The death of the newspaper, coming soon?

That was a purposely controversial title. It’s almost a clichéd topic to be talking about within the media industries, but this report dug up by TechCrunch has estimated that around 88% of the publishing and advertising industry’s revenue growth over the next two years will come from the web. Here are the four sectors that are forecast to see the greatest growth:

  1. Database & Information
  2. B2B Online Media
  3. Consumer Online Media
  4. Interactive Marketing Services

Here’s a (reproduced) chart illustrating revenue sources, from the Jordan Edmiston Group:

Now I for one don’t believe that this will spell the end of newspapers. As John Battelle rightly pointed out with his article questioning the future of the New York Times, papers will just have to justify their existence more. It will be likely that any new entrants to the market will be online; it’s hard enough for people in many countries to justify the costs of print these days. Although his most recent article suggests that the UK could be one market in which the above trend takes place at a slower pace.

One question that I have is this: What will this trend (if it comes to pass and carries on in this vein) do to the way people publish the news to an increasingly interconnected, global community? We already have the Guardian ‘widening its global audience focus with its American version, and (the more distant example of) Al-Jazeera explicitly positioning itself as a news source with a less ‘Westernised bias’, I wonder whether it might prompt other papers to follow suit in a bid to diversify and appeal to new markets? I’ll be watching for the answer to this over the next few years…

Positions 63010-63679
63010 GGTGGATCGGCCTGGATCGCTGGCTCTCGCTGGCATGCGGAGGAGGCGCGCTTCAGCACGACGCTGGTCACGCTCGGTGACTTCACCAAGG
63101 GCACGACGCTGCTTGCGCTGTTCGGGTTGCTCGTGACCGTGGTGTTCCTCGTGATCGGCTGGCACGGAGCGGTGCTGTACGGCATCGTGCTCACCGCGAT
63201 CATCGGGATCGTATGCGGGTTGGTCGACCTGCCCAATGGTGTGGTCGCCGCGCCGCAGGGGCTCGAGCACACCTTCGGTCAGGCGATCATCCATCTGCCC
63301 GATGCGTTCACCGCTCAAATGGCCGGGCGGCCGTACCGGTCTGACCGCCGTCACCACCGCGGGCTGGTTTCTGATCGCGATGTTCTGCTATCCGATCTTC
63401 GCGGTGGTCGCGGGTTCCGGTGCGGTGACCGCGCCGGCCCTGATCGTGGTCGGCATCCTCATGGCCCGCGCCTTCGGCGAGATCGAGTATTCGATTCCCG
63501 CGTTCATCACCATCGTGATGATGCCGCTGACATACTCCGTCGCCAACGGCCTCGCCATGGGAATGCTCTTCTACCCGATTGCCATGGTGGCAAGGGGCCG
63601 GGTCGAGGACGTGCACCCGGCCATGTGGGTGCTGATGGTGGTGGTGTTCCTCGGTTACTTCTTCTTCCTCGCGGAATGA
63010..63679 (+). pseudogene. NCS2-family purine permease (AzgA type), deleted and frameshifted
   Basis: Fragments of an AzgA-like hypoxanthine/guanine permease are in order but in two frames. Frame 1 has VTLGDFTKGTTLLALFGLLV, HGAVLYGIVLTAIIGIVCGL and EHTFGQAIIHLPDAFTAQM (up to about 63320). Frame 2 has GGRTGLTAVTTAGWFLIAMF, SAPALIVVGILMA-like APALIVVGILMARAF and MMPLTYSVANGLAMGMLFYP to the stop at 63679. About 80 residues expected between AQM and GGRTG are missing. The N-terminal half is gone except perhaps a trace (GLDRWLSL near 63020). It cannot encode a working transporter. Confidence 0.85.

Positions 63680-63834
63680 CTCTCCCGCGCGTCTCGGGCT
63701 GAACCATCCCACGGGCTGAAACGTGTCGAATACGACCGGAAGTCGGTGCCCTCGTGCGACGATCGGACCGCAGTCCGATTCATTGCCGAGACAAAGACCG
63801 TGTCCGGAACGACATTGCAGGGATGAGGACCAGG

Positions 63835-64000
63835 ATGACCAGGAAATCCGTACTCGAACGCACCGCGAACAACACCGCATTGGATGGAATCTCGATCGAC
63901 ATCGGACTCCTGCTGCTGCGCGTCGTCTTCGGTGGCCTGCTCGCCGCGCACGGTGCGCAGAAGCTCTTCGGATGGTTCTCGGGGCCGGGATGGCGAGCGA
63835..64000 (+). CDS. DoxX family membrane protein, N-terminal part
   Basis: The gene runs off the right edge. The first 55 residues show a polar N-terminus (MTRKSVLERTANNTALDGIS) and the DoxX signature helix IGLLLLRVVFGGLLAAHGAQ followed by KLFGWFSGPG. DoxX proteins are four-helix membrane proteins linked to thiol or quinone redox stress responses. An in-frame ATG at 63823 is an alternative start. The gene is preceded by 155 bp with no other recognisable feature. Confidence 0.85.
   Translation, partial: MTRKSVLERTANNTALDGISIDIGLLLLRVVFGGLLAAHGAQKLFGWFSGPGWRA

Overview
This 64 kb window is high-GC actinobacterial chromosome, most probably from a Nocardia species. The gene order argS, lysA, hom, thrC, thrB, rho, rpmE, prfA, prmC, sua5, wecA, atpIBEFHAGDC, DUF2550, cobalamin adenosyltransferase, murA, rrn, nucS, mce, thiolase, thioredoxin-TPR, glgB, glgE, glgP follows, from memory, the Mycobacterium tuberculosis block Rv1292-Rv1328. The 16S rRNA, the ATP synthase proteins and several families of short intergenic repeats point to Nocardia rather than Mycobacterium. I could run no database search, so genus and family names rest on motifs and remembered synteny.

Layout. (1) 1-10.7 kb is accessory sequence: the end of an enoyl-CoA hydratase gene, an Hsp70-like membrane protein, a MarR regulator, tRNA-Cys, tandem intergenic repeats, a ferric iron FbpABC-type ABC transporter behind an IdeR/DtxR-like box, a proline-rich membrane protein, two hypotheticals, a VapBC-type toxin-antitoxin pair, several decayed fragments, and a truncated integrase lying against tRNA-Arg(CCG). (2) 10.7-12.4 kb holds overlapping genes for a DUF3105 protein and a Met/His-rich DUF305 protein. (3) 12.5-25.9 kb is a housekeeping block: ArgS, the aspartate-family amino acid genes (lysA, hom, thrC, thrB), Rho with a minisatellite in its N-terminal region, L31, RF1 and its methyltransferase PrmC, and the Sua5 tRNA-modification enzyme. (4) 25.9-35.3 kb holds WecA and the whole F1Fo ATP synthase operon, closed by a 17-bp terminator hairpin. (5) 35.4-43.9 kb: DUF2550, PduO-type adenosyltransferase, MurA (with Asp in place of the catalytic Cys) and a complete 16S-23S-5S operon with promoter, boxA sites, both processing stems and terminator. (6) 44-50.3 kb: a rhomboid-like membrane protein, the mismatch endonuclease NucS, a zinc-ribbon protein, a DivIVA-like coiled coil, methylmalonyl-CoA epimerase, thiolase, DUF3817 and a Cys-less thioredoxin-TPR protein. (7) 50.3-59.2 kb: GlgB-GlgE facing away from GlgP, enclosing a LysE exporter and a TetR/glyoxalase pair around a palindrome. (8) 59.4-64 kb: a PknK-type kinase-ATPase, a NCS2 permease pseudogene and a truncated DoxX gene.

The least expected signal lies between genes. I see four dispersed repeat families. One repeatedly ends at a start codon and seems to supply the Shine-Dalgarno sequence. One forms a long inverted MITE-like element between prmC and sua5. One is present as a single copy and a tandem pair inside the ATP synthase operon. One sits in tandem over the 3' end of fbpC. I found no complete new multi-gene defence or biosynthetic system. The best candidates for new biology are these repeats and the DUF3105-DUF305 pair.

PS – do take a look at John Battelle’s blog over the next few days as he’s doing a series of ‘think out loud’ pieces on the future of journalism. Very intriguing stuff, I’m sure…


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